Scientists at the University of York have claimed they are close to developing a simple blood test for lung cancer.
Early signs of lung cancer could be diagnosed using the test according to the researchers at the university who have been working on the study.
The latest findings, published in the US journal Proceedings of the National Academy of Sciences, note that current available methods for screening at-risk people are either too costly or involve invasive procedures.
Dr Dawn Coverley, who is based at the university's Department of Biology and is funded by Yorkshire Cancer Research, found an altered form of a protein called Ciz1 is present in lung cancers, even at a very early stage.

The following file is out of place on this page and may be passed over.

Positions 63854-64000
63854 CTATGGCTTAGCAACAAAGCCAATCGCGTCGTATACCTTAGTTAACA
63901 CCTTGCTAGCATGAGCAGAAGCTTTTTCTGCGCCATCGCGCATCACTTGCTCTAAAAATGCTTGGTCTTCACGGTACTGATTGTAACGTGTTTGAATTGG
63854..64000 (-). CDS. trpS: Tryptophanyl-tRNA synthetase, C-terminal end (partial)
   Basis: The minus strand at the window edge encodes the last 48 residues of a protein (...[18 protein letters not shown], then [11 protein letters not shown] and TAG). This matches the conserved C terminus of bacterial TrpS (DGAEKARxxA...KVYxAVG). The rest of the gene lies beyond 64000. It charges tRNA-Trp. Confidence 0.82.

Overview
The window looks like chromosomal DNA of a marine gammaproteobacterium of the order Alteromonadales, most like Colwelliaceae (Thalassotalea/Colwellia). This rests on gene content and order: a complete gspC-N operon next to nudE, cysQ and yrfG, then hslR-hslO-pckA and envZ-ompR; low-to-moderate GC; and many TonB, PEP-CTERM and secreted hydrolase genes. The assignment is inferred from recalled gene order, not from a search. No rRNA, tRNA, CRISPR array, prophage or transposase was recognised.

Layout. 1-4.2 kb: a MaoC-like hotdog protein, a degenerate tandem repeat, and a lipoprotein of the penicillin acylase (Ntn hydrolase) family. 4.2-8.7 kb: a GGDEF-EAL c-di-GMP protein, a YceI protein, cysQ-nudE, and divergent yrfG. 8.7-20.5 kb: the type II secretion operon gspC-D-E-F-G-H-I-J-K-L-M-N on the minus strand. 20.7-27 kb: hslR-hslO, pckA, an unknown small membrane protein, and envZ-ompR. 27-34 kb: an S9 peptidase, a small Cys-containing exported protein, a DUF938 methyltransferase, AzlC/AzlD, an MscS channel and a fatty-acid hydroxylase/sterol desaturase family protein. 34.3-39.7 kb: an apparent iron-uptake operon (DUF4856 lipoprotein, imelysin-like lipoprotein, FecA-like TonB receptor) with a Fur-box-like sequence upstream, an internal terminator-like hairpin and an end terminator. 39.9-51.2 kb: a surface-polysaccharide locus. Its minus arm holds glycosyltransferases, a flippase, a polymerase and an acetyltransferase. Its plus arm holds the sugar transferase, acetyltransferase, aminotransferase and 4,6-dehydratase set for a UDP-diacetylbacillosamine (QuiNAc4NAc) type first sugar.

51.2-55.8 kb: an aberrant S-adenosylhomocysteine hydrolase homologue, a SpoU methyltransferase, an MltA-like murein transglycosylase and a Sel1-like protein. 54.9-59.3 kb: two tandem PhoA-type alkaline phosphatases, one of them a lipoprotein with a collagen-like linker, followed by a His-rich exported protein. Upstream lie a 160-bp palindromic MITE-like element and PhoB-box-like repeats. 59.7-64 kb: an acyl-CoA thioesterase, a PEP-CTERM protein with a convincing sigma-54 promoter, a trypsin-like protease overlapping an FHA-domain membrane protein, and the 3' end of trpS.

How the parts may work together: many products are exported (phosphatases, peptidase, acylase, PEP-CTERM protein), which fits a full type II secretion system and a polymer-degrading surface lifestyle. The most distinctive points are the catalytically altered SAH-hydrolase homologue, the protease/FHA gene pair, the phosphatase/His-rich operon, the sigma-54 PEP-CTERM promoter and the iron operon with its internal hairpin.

She said: "We think that the test will be especially powerful when combined with X-ray or CT imaging and will offer doctors an alternative way to test whether an abnormal growth is cancerous."
Figures from Macmillan show lung cancer is the second most common cancer in the UK and more than 38,000 people are diagnosed with the disease each year.
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